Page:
guest or a friend hang on to your coat or shoulders.

    Well there you have it. I surely wish you the best. Use one camera only. The second camera could
    bounce all over the place banging into parts of the boat. Below deck there may be a setup of finger food.
    You can take a few samples. The people are always laid back on the sea.

    Hope this helps my friend and most of all have fun with it. These weddings are a love hate adventure. I
    love the seas, hate the weddings!

    I've been on 4 day trips in the Pacific chasing tuna. One trip I came home with 800 pounds. I kept about
    25 pounds and the rest went to all of my friends. Talking about eating lot's of sushi! That's the love
  6. Three things all of which have been mentioned:
    1) Space is at a premium - you'll need some wide angle glass to get the photos. Plus a medium length to get close when you physically can't.
    2) Moving boat = changing background - be aware of what's in your frame.
    3) Boat + engine = movement / vibration - you'll need to shoot at a faster shutter speed.
    and one that hasn't been mentioned:
    4) GLASS - most of the wedding boats I've and the one I've been on have glass. Lots of it. Be aware of the glass and reflections that can be caused by your flash.
  7. Most of these boat cruises hug the shore, so keep an eye out for interesting backgrounds ... I saw this particular background coming up and ran down to get the B&G for a few shots.
    It was a cruise in a foggy Boston Harbor, and the background was the USS Constitution ... the still active US Navy heavy frigate that defeated five British war ships in the war of 1812 because British canon could not penetrate her hull made of 21" thick Southern Live Oak ... earning her the nick name "Old Iron Sides".
    What a background!
    - Marc
  8. I tried to use available light as long as I could ... the windows actually can help if you use the correct angle. (see attached image)
    The advice to forego a tri-pod or mono-pod is a good advice.
    I used one of these strap Pods to help ... and it did.
    - Marc
  9. Many thanks for all the helpful advice. The wedding is Saturday. I'm really happy I asked for help.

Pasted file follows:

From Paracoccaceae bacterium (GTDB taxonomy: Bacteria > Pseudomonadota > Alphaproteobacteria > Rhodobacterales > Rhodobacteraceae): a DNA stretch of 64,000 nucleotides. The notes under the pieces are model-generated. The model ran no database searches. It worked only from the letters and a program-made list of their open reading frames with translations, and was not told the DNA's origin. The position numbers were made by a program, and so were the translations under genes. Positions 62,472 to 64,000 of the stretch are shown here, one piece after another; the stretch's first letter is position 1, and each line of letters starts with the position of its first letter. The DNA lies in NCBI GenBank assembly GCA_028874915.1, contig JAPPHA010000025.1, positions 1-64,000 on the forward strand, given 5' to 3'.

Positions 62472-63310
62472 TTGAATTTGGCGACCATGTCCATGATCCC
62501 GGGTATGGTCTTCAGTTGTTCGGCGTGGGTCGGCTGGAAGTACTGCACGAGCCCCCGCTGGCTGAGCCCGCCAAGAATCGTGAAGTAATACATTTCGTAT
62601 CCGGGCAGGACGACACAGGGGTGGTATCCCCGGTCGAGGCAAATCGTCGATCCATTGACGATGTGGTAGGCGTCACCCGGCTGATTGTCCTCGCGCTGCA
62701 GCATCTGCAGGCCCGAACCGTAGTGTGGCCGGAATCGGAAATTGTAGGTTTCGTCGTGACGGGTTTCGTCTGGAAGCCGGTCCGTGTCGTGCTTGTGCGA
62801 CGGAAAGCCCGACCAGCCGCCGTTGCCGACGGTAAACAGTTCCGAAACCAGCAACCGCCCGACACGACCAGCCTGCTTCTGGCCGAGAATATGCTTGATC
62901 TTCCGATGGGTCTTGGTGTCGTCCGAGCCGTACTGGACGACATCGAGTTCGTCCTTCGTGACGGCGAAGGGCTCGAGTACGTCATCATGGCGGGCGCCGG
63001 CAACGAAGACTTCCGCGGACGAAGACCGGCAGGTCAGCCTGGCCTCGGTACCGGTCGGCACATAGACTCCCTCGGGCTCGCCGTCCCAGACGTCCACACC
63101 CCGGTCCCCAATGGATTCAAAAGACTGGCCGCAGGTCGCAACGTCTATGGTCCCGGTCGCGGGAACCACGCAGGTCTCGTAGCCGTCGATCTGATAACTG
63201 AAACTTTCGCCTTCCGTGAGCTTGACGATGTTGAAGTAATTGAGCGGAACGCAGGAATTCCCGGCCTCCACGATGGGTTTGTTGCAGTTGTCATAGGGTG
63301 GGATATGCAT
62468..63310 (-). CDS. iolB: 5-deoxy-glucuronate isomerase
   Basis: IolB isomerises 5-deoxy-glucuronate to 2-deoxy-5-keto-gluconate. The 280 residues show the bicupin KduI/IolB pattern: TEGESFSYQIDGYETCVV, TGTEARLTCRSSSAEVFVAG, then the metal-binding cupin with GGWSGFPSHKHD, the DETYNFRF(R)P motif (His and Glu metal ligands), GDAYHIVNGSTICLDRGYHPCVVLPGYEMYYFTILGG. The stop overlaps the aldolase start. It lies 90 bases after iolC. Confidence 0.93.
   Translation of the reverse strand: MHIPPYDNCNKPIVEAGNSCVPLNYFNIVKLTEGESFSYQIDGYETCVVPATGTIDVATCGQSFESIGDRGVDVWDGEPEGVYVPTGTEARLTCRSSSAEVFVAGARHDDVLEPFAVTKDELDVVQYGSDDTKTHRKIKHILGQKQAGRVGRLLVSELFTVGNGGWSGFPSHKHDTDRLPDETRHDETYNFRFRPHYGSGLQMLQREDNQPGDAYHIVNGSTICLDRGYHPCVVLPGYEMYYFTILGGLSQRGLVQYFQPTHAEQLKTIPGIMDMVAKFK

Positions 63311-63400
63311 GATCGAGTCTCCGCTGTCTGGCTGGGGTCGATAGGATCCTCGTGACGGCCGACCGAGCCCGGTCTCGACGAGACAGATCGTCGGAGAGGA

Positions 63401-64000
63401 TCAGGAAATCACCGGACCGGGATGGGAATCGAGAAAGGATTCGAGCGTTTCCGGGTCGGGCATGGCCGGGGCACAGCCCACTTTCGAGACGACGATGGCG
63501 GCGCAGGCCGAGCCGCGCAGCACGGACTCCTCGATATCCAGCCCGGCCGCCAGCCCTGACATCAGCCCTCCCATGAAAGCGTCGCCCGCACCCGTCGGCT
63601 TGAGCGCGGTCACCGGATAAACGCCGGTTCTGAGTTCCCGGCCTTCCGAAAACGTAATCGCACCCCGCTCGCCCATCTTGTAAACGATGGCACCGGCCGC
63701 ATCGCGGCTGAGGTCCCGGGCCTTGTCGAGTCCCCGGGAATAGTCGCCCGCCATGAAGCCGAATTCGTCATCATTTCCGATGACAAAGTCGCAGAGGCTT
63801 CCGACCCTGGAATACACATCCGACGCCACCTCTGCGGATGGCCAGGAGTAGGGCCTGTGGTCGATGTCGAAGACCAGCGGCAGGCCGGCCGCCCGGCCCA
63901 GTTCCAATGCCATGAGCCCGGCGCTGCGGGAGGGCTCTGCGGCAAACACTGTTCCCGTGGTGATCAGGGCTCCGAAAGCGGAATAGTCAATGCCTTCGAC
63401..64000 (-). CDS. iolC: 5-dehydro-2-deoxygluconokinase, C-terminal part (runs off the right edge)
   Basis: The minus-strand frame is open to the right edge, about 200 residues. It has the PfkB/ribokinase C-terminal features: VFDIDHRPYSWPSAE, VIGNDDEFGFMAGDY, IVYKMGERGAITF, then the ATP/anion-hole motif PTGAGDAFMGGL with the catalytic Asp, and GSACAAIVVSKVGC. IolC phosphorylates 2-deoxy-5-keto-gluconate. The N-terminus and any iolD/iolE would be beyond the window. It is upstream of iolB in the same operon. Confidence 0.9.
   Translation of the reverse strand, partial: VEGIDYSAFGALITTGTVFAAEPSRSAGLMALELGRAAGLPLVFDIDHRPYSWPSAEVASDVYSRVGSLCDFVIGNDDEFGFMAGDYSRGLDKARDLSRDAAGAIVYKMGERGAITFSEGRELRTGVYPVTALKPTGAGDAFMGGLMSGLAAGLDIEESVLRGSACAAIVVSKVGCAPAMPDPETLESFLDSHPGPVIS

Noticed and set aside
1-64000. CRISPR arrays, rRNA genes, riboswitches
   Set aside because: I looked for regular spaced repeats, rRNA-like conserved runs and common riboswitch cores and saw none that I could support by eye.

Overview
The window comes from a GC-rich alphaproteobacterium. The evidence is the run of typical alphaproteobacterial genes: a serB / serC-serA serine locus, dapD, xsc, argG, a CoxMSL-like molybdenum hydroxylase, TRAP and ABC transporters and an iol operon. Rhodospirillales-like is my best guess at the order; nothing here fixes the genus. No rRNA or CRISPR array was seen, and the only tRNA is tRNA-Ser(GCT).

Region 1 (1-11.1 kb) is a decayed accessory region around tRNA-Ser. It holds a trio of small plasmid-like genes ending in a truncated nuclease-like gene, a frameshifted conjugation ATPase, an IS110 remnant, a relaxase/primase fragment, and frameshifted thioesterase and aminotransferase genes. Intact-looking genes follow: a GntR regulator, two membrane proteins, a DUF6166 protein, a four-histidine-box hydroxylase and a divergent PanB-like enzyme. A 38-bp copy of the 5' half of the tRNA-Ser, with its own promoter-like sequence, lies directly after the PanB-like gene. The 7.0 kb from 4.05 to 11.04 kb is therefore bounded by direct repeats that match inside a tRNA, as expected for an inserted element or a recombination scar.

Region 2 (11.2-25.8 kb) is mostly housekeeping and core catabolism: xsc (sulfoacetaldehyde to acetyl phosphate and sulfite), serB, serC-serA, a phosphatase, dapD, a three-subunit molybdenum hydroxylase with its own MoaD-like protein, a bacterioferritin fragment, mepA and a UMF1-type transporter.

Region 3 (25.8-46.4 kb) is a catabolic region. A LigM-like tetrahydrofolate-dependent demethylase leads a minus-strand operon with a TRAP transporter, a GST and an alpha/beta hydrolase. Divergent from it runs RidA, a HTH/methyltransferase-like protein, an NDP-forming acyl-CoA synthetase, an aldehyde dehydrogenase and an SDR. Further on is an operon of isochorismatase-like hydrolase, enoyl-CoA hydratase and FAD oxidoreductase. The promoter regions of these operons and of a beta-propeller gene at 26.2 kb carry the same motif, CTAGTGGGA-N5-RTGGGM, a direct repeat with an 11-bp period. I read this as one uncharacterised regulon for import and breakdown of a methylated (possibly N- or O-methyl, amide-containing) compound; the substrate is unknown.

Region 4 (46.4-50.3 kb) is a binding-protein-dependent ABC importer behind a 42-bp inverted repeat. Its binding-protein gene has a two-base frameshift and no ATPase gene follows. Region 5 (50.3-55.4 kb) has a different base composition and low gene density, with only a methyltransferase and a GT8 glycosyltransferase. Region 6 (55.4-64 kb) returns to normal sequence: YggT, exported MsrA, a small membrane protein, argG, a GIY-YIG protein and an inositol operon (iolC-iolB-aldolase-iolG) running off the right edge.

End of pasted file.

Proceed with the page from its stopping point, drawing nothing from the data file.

Yup, definitely no tripod or monopod. I wasn't planning on using one, but it never occurred to me that engine vibrations could cause a problem.
    Best piece of advice was to research weddings on the specific vessel. I found several weddings on photographers web sites. Many feature lots of off-boat scenic shots, illustrating how hard the boat could be to work with, but I also found a lot of successful on-the-boat shots.
    Fortunately, getting ready, family photos, and the reception are not on the boat. The ceremony will be either indoors or outdoors, depending on last-minute call by the bride, who is an angel and totally a dream to work with. Outdoors will be cold, but I'm hoping for outdoors. Indoors looks like a mess. It's a small wedding -- much less than the capacity of the boat -- which really helps.
    I'll be going with 2 cameras. On the boat it'll be a D90 + 12-24 and a D3 + 70-200. In most cases I'd rent a 2nd D3, but given I need an ultra-wide the D90 should work fine.
    It is a multi-venue wedding between getting ready at the house, family photos on shore (various places tbd), ceremony on the boat, and the reception on shore at a restaurant. I think it'll work out well.
    I saw one really nice photo of a ceremony on this boat that was obviously done with a fisheye. Normally, I despise cheesy fisheye shots but this one worked very nicely. I don't own a fisheye and I don't plan to rent one for just one shot. Can I use the ultra-wide, stitch a couple of shots together, and do some sort of transformation in photoshop to approximate a fisheye? If so, how many shots and how would I do it?
    Thanks for all the help! You guys rock!